* This is apropos For foot in the door,SP keeps all windows open (IE,Septembers 15). Mulayam Singh Yadav is undoubtedly shaping his political strategy with an eye on the general elections of 2014. But he may not be able to sustain his current position,where he has a foot in both camps,making overtures to the Trinamool Congress while not coming out in opposition to the Congress. TMC chief Mamata Banerjee is an unpredictable ally. Meanwhile,the Left is not likely to favour SP after it bailed out the Congress on the nuclear deal. Within Uttar Pradesh,SP faces a robust challenge from Mayawati,whose party may well lay claim to a large number of Lok Sabha seats. The SP chief must do a delicate balancing act from now on. Any false step could damage his political fortunes in 2014.
* THE second wave of reforms,which let in foreign direct investment in multibrand retail,is welcome (Multi-brand retail: Cabinet OKs 51% FDI,IE,September 14). But given the gloomy global economic climate,their chances of success are not guaranteed. When the first set of reforms were introduced in 1991,countries in the West were prospering. After the global recession,India cannot be assured of foreign investors,especially when the investment climate in the country is so bleak and our own investors are going abroad.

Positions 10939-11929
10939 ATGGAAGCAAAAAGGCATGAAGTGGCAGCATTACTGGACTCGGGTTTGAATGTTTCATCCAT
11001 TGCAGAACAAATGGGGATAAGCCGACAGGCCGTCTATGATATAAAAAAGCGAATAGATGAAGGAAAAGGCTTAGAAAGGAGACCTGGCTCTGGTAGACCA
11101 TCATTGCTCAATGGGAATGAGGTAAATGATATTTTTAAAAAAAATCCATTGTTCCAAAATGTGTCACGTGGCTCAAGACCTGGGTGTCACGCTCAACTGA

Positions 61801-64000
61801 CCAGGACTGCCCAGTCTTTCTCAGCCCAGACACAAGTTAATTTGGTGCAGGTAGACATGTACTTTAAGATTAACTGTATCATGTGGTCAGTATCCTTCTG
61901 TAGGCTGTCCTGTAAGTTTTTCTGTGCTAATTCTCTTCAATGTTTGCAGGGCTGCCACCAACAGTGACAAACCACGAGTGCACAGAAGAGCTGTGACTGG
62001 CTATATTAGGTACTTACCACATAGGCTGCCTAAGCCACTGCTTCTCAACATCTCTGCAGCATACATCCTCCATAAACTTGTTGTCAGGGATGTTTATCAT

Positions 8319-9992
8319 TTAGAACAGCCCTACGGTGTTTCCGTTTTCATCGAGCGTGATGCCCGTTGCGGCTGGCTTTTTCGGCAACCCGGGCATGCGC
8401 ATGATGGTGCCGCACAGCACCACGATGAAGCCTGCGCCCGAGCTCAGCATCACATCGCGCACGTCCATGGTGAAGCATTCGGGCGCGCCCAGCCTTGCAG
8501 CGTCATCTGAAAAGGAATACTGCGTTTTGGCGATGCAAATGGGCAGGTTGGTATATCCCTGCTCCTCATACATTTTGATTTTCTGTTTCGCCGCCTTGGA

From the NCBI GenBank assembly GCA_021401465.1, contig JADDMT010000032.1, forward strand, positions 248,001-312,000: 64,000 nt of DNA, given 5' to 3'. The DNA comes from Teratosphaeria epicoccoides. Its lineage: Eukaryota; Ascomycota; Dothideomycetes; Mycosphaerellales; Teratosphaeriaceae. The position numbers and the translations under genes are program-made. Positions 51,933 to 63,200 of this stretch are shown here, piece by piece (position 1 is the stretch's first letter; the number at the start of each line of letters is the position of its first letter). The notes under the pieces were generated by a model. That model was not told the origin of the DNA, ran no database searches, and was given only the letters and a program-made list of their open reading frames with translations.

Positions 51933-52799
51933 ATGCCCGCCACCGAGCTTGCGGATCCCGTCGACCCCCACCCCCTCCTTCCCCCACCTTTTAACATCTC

Saroj Kumar Panigrahi
* THE fear that FDI in retail will create large job losses is based on unsound economic reasoning. It is economically naive to view supermarkets as substitutes for kirana stores (Modi slams Centre over FDI in retail,IE,September 15). Such local stores have many advantages over supermarkets which can never be replicated by the latter.
The most important advantage,perhaps,is that kirana stores are usually situated much closer to buyers. There are millions of kirana stores in India a couple in every locality while there a only a few thousand supermarkets,usually part of larger market complexes. While some job loss is inevitable,it is perhaps an exaggeration to say that it will run into millions.
* THIS refers to the article,Poverty is a passive religion by Shombit Sengupta (IE,September 16). It portrays how one can improve the quality of ones life through sheer hard work. Sometimes,difficulties can spur one to greater endeavour. As the author shows,grit and determination have led to many a success story. We have to solve our own problems.
H. Infant Vinoth
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